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计算机视觉基础代写|Project 3 Tracking Objects in Videos

计算机视觉基础代写|Project 3 Tracking Objects in Videos




One incredibly important aspect of human and animal vision is the ability to follow objects and people in our view. Whether it is a tiger chasing its prey, or you trying to catch a basketball, tracking is so integral to our everyday lives that we forget how much we rely on

In this assignment, you will be implementing an algorithm that will track an object in a video.

You will fifirst implement the Lucas-Kanade tracker, and then a more computationally effiffiffi-cient version called the Matthew-Baker (or inverse compositional) method [1]. This method is one of the most commonly used methods in computer vision due to its simplicity and wide applicability. We have provided two video sequences: a car on a road, and a helicopter approaching a runway.

To initialize the tracker you need to defifine a template by drawing a bounding box around the object to be tracked in the fifirst frame of the video. For each of the subsequent frames the tracker will update an affiffiffine transform that warps the current frame so that the template in the fifirst frame is aligned with the warped current frame.


An image transformation or warp is an operation that acts on pixel coordinates and maps pixel values from one place to another in an image. Translation, rotation and scaling are all examples of warps. We will use the symbol W to denote warps. A warp function W has a set of parameters p associated with it and maps a pixel with coordinates x = [u v] T to x 0 = [u 0 v 0 ] T .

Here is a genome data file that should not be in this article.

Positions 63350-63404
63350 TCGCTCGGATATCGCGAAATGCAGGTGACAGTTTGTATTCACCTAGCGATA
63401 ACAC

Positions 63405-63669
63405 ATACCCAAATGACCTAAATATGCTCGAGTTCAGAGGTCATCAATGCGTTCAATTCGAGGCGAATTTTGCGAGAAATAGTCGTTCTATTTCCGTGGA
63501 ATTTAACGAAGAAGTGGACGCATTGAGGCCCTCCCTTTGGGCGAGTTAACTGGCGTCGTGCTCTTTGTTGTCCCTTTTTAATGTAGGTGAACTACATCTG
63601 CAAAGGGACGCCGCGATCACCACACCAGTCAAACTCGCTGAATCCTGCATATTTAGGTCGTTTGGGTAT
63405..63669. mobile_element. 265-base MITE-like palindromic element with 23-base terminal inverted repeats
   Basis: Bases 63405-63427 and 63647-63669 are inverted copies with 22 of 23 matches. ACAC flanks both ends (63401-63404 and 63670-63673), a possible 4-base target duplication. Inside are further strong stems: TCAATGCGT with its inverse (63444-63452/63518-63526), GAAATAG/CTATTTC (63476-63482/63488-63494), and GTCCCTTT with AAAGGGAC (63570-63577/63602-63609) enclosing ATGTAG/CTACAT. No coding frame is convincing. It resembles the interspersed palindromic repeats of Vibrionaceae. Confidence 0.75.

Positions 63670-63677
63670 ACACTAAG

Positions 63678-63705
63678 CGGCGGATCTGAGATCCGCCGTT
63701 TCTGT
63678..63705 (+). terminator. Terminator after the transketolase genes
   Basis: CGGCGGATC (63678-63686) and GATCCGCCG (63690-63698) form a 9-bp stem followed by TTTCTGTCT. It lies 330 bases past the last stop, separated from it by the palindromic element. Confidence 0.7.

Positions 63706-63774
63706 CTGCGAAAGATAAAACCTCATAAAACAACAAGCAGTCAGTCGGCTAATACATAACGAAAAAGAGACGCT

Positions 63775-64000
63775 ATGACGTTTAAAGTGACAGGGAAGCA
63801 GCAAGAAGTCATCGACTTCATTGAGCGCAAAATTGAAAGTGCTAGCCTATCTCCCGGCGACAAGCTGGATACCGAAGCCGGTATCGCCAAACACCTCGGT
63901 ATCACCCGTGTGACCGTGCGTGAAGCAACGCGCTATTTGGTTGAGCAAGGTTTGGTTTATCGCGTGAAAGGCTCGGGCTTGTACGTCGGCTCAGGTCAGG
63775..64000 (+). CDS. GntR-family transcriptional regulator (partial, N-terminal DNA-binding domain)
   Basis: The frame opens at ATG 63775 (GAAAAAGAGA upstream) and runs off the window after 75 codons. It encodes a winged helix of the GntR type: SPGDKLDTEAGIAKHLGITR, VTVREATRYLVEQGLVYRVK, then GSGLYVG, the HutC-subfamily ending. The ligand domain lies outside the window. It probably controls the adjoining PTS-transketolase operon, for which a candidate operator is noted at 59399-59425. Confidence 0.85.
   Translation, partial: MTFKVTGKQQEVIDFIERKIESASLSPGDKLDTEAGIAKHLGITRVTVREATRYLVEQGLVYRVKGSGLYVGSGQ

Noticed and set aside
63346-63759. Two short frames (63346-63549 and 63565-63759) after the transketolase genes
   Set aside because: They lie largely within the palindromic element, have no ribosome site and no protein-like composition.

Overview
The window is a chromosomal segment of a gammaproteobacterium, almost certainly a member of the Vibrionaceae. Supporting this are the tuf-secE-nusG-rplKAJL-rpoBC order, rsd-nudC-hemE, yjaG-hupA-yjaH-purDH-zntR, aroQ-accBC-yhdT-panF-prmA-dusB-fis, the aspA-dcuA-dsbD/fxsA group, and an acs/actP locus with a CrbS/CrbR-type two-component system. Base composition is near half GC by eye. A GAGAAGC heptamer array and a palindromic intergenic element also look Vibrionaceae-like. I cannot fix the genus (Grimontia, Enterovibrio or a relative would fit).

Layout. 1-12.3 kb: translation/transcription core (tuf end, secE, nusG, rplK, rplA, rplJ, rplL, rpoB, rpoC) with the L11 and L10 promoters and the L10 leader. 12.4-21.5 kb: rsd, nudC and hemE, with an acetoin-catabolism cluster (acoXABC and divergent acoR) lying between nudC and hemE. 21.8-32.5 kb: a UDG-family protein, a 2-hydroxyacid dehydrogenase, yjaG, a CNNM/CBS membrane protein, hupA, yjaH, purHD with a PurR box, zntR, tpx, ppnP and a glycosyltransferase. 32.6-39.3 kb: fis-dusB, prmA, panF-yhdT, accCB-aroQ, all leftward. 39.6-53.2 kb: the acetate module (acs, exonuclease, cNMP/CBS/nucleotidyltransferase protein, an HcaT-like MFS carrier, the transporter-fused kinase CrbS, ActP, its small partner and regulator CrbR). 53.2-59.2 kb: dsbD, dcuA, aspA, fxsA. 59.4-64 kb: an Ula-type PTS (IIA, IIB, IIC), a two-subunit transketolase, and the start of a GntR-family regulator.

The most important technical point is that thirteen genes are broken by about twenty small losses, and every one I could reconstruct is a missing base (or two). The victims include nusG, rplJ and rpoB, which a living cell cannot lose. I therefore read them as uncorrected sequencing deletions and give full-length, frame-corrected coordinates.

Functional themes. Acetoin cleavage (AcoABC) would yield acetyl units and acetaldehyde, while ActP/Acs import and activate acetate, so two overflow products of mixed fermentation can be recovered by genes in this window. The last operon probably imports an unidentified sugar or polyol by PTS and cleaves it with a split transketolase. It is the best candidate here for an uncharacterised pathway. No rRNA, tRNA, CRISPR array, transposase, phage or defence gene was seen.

x 0 = W(x; p) (1)

An affiffiffine transform is a warp that can include any combination of translation, anisotropic scaling and rotations. An affiffiffine warp can be parametrized in terms of 6 parameters p = p1 p2 p3 p4 p5 p6] T . One of the convenient things about an affiffiffine transformation is that it is linear; its action on a point with coordinates x = [u v] T can be described as a matrix operation

Note that for convenience when we want to refer to the warp as a function we will use W(x; p) and when we want to refer to the matrix for an affiffiffine warp we will use W(p). Table 1 contains a summary of the variables used in the next two sections. It will be useful to keep these in mind

Lucas-Kanade: Forward Additive Alignment

A Lucas Kanade tracker maintains a warp W(x; p) which aligns a sequence of images It to a template T. We denote pixel locations by x, so I(x) is the pixel value at location x in image I. For the purposes of this derivation, I and T are treated as column vectors (think of them as unrolled image matrices). W(x; p) is the point obtained by warping x with a transform that has parameters p. W can be any transformation that is continuous in its parameters p. Examples of valid warp classes for W include translations (2 parameters), affiffiffine transforms (6 parameters) and full projective transforms (8 parameters). The Lucas Kanade tracker minimizes the pixel-wise sum of square difffference between the warped image I(W(x; p)) and the template T.